Tuesday, August 24, 2021




A reader asked that I view and comment on the CBS series, Clarice. I intended to do that, but frankly, these days I hardly ever watch much of anything on Network TV. The Equalizer, starring Queen Latifah (also on CBS) might help clarify why that is:

Ms. Latifah has authentic star power, as this CBS series so vividly demonstrates. The show is produced about as well as a series such as this can be, and the scripts are fundamentally solid and well crafted. My problem is with the Network’s insistence that everything be wrapped up in 46 minutes.

I understand the Network’s reasons. It is a solid business decision… especially when you factor in the news that The Good Wife… one of the finest Network television shows EVER (also CBS)… has proved to be a disappointment in its Network afterlife because each episode is not “stand alone.”

It is the aftermarket where the true financial reward for any Network series exists, and the admonition to “follow the money” remains a compelling argument for any corporate executive. The aftermarket “explains” why “streaming” has been left to other platforms such as Netflix, HBO, and Amazon Prime… and why on the Networks there are so many versions of series such as Law & Order and CSI, which do not require following a story line stretching from episode to episode.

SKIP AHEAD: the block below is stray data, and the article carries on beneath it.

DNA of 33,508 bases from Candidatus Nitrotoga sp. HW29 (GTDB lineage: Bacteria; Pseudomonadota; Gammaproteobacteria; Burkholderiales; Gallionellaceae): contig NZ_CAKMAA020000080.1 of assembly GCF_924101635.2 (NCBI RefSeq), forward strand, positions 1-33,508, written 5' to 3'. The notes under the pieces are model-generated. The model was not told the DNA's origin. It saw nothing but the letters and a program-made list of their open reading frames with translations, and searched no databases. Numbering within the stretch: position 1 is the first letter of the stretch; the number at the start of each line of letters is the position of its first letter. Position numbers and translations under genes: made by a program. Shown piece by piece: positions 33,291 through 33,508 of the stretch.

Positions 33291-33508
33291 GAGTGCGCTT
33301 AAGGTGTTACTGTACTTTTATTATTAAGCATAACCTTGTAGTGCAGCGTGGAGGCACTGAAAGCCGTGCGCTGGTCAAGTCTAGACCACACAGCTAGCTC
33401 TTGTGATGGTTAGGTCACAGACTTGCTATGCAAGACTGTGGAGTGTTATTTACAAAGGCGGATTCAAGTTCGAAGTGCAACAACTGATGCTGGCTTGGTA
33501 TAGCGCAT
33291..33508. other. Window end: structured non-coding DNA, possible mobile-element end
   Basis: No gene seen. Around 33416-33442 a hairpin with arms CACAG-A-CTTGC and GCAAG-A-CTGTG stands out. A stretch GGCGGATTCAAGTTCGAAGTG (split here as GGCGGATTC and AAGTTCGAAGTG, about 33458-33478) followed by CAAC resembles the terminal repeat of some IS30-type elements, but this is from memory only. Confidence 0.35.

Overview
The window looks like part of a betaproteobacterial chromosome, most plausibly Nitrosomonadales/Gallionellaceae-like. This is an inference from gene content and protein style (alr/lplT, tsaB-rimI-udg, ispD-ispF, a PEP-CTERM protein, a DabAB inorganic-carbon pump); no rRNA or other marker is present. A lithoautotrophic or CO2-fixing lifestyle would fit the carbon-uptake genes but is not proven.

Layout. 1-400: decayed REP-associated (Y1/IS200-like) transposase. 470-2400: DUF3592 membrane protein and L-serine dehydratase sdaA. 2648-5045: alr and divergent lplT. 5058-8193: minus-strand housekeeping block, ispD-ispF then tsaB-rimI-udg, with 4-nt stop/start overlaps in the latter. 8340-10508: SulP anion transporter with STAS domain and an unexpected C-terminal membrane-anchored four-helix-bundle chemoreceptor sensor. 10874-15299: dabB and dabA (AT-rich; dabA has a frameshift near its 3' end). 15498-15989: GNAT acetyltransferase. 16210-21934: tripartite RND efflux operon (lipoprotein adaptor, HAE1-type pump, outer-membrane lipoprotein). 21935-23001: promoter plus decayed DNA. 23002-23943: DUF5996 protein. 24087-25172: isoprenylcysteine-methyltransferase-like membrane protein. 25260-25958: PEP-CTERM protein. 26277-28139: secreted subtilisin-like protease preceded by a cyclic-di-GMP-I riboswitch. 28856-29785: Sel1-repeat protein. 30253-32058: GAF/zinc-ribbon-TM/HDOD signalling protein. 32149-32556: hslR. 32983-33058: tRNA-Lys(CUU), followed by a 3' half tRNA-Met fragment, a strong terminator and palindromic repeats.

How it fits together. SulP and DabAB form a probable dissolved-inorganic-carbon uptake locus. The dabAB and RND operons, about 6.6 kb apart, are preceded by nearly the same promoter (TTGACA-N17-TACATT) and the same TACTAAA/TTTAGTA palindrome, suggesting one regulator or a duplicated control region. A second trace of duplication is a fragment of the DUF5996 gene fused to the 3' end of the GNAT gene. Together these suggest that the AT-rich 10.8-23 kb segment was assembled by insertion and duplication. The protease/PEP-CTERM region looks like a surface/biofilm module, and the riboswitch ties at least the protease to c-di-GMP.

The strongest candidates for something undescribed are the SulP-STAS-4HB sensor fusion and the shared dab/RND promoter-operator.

In this era of “streaming,” the requirement that one must resolve a complicated well thought out story in a mere 46 minutes is, for me, a real buzz kill. I have only seen two or three episodes of The Equalizer but each of them was rich enough in theme to have easily (and interestingly) been elongated into at least six or eight one hour-long episodes on almost any non-network streaming platform.

Back in the day, things were different. Episodic series (such as my own Cagney & Lacey, The Trials of Rosie O’Neill, and Christy, or Steven Bochco’s Hill Street Blues, LA Law, or NYPD Blue) were not serialized, but they moved smoothly from one episode to the next as a novel goes from chapter to chapter. The lead characters “strung their beads” so that the Chris Cagney who lost her father in the penultimate episode of season six, mourned that parent throughout the remainder of season seven and even into the reunion movies we made years later.

The Networks didn’t mess with us very much about stuff like that…oftentimes even encouraging a “two, or three-parter” for certain “sweeps” periods. (Sweeps being those times in the year when advertising rates for each Network are set for the rest of the year based on how shows performed during that limited time frame.)

In those days, the Networks paid no attention to the aftermarket. It didn’t matter to those corporate giants how a show might perform once it was off their Network because they had no skin in the game. This was all because a legal precedent had long been set that separated those who owned this kind of “intellectual property” from those who distributed it.

It has been over 70 years since U.S. vs. Paramount forced the motion picture studios to divest themselves of their ownership in theatres to prevent the monopolistic restraint of trade that had built up in that industry. And ever since that decree, television was under enormous pressure to pretty much follow suit.

That all changed a little over 20 years ago when the government’s Financial Interest and Syndication ruling was changed, allowing the Networks to gain ownership of the shows they broadcast.